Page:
Merton on Barth on Mozart

I forget, sometimes, when I settle down to delve into a book by mid-twentieth-century monk Thomas Merton, that he was a man of his times. I unconsciously prepare myself for deep mysticism, the kind of extrarational, nonlinear writing that shocks you into the Spirit like Leo Dicaprio gets shocked awake in Inception. I forget that as mystical as Merton often gets, he's also a man of his times, and certain things tick him off.

For example, as a practicing Protestant with sentimental attachments to the Catholicism of my youth, I take great delight in Merton's occasional salvos against the folly of the Protestantism of his day. Particularly in his Seven Storey Mountain, a memoir of his gradual embrace of Catholicism and later his entry into monastic life, he indulges the occasional rant. I picture not a red face but rather a wry smile as he writes, enjoying the mockery he makes of these earnest evangelicals with no respect for history.

Merton wasn't a bigot, it turns out; he didn't hate Protestants, but thin theology bugged him as much as poor aesthetics and bad writing. Hand him a piece by someone who knew what he was doing, and Merton would show that Protestant some respect.

I've just begun reading Conjectures of a Guilty Bystander, Merton's spiritual journals from the late 1950s. I was prepared to read about war, racism, Zen, transcendence, even whooping cranes. I wasn't quite prepared for the opening line: "Karl Barth had a dream about Mozart."

Karl Barth, one of the most important theologians ever--a contemporary of Merton, and as Protestant as they come. Mozart, the child prodigy of the Classical era who dismissed Protestantism as "all in the head."

I've been eager to read Conjectures since I first heard of it; it strikes me as Merton at his sardonic, bemused best. But clearly I didn't know what to expect; leading off with Karl Barth's dreamlife shocked me awake more than the trippiest haiku ever could.

Barth, in his dream, was appointed to examine Mozart in theology. He wanted to make the examination as favorable as possible, and in his questions he alluded pointedly to Mozart's masses.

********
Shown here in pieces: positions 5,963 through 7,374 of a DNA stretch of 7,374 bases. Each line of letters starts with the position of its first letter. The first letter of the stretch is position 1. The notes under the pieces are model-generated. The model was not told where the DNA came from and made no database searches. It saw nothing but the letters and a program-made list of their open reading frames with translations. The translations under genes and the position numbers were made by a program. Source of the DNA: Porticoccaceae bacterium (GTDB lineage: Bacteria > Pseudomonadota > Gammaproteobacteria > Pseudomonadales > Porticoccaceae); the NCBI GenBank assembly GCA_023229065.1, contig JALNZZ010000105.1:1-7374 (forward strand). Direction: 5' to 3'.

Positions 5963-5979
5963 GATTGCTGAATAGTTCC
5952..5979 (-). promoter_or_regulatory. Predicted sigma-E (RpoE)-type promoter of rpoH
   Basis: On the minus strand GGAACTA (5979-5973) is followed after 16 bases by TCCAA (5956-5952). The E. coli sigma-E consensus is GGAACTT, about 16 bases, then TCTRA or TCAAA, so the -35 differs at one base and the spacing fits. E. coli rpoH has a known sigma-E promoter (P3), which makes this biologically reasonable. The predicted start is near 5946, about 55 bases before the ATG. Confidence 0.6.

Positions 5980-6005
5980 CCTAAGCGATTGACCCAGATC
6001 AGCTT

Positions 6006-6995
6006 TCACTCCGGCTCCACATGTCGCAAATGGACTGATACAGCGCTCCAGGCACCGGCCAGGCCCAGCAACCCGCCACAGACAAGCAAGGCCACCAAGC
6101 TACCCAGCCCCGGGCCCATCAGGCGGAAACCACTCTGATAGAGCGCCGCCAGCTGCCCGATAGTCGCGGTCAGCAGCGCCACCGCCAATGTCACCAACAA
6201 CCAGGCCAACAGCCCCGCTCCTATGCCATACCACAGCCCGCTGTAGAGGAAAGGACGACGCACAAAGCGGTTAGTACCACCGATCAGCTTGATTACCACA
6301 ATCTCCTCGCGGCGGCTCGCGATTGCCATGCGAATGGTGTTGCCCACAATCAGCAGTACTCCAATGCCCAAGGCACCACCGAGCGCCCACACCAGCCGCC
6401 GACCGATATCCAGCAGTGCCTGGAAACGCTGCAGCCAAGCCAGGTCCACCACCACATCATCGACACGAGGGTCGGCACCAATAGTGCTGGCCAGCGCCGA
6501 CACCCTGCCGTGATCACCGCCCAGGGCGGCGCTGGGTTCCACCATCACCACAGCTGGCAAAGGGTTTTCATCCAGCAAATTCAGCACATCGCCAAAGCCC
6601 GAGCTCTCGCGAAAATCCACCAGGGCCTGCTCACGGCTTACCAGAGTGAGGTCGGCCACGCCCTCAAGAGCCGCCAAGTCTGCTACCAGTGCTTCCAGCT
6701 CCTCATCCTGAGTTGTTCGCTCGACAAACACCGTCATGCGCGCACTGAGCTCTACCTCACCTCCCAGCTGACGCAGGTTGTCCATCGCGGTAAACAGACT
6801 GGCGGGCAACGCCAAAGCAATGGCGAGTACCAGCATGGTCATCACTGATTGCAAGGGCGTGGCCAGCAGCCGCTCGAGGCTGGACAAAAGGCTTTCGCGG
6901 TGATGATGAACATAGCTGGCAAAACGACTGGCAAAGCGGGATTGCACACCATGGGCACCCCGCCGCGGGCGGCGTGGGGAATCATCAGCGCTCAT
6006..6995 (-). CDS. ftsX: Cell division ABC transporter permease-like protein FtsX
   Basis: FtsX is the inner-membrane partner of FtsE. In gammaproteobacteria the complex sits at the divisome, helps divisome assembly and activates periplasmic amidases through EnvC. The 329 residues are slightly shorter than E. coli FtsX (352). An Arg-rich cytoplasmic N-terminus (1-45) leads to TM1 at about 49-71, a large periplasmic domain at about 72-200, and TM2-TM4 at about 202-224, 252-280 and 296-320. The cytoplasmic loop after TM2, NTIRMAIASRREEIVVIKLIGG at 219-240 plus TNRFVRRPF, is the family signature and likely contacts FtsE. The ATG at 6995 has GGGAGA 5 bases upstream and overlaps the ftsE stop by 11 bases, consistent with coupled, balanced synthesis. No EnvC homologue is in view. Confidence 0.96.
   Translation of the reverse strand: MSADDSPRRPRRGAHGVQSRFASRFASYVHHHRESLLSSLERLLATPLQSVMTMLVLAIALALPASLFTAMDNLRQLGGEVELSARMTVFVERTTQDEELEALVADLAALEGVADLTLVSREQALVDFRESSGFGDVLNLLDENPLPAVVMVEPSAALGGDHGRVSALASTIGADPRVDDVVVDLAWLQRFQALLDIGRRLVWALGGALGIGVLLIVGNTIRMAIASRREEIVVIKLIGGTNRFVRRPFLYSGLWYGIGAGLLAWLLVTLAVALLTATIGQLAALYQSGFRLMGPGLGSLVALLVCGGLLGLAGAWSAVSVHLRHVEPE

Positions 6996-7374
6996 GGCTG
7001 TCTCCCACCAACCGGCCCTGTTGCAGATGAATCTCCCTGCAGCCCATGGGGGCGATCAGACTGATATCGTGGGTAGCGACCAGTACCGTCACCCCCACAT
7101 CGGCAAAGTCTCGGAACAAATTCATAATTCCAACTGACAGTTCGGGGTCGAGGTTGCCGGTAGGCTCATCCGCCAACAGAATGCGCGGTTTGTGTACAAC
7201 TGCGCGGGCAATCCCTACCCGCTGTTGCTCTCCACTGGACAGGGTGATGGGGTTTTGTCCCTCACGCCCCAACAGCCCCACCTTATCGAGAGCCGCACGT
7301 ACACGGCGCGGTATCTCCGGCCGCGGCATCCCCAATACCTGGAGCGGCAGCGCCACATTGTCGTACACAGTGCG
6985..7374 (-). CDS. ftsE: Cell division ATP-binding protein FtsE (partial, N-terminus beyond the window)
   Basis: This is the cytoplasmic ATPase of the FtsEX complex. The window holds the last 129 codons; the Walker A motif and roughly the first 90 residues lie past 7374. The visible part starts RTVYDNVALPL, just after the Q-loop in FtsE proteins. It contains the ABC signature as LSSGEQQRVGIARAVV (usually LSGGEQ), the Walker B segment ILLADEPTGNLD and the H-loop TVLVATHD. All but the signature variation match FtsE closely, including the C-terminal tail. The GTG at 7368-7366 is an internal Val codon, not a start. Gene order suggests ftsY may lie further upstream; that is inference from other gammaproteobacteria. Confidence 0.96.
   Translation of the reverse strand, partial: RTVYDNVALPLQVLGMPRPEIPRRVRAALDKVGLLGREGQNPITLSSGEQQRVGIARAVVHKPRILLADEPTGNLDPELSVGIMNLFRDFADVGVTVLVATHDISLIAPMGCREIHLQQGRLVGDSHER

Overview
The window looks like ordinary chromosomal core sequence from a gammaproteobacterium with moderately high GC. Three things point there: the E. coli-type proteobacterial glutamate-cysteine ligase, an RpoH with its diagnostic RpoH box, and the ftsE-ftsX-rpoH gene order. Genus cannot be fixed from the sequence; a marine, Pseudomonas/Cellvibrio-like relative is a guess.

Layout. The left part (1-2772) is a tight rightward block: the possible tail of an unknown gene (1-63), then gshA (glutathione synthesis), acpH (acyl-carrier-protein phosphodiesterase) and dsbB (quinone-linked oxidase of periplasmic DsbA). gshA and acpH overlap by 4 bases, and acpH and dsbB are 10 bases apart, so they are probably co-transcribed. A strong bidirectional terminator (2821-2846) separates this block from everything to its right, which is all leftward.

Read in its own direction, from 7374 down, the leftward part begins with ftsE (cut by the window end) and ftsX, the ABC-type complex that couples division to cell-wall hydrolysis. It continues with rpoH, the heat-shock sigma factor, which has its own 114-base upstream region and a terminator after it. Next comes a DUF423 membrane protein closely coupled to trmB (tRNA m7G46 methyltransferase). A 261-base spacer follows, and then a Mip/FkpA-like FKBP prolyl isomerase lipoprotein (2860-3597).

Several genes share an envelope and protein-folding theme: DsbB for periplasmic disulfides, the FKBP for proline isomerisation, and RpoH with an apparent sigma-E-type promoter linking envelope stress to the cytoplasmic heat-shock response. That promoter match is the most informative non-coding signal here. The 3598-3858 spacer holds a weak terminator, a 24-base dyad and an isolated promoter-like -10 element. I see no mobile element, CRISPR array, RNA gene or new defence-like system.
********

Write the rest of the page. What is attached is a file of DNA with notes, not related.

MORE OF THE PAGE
But Mozart did not answer a word. . . .

The dream concerns his salvation, and Barth perhaps is striving to admit that he will be saved more by the Mozart in himself than by his theology. . . .

Bart says . . . that "it is a child, even a 'divine' child, who speaks in Mozart's music to us." Some, he says, considered Mozart always a child in practical affairs. . . . At the same time, Mozart, the child prodigy, "was never allowed to be a child in the literal meaning of that word." He gave his first concert at the age of six.

Yet he was always a child "in the higher meaning of that word."

Fear not, Karl Barth! Trust in the divine mercy. Though you have grown up to become a theologian, Christ remains a child in you. Your books (and mine) matter less than we might think! There is in us a Mozart who will be our salvation.

That's from page four. Page one has the title and two quotations; page two is blank. Three hundred and fifty pages to go, but I will remember throughout that Merton's books (and mine) matter less than we might think. And I will do my best throughout to trust in the divine mercy.


Rick said…
I've got a quote from early on in "The Intimate Merton" that's the same way: This is a violent world in which I am not doing nearly enough work, although I appear to be busy all the time. (p. 21) Hard to read much past that one. Feeling your "pain". :)
Dave said…
CGB, one of my favorite Merton volumes for many years.

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